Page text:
GENOME BIOLOGY LAB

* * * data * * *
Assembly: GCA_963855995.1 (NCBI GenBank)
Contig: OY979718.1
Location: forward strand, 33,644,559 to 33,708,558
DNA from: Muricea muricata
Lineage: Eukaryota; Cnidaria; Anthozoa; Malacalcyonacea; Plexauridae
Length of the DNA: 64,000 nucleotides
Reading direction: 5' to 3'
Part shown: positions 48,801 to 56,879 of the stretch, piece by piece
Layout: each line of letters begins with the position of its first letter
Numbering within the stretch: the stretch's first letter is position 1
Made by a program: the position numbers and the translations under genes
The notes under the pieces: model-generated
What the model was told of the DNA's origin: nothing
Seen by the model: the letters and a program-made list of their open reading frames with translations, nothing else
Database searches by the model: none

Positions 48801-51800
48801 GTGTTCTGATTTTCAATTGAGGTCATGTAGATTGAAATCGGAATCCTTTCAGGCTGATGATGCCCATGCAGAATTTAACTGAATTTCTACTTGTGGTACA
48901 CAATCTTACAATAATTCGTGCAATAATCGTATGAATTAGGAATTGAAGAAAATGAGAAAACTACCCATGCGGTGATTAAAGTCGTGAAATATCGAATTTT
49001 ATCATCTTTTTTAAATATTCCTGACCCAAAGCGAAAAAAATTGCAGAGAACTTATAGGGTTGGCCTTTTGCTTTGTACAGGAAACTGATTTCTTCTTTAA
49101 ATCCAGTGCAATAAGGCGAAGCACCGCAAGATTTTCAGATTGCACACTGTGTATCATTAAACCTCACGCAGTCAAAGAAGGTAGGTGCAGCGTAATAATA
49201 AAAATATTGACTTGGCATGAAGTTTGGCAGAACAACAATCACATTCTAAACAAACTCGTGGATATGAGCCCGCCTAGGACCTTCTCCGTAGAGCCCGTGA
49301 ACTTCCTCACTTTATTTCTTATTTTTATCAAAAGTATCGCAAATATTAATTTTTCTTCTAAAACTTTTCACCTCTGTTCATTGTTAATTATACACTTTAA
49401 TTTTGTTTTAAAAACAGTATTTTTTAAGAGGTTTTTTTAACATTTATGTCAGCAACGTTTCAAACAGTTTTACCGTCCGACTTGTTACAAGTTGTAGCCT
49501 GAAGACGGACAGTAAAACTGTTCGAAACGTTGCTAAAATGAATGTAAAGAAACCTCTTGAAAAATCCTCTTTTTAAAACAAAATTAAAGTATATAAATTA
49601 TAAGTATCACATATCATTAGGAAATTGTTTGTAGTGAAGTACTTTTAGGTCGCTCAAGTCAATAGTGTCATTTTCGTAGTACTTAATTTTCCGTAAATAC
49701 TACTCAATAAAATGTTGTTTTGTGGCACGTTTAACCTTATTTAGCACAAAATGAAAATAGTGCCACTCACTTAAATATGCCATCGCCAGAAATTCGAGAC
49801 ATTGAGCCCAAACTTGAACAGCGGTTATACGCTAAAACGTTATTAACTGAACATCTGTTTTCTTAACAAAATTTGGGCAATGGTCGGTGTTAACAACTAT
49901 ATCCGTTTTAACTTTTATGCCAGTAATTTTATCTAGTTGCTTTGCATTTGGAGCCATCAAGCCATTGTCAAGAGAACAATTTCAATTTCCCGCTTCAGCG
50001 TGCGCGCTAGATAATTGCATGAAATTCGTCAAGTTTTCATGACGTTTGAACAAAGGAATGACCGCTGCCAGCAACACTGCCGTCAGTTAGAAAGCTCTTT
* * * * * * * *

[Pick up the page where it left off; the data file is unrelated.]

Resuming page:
In our lab we are interested in understanding the function of DNA repetitive elements in the epigenetic regulation of the transcriptional response of the cell. In particular, we are asking whether DNA repeats could influence the inter-individual variability between humans in terms of response to environmental cues, adaptation and predisposition to human diseases. DNA repeats cover almost 70% of the human genome, and their function was largely ignored for decades. Nevertheless, there are emerging evidences of the peculiar role of repeats in regulating the epigenome. The work of our team may provide important mechanistic information and novel interpretation of how specific non coding DNA functions may directly influence cellular processes, such as differentiation, genome integrity, cellular plasticity and disease. Ultimate goal is to demonstrate that evolutionary acquisition of such elaborated fine modulation of transcription represent an added value for mammalians, and humans in particular, to react to environment, adapt to stress, and eventually predispose to better or worse outcomes in disease progression.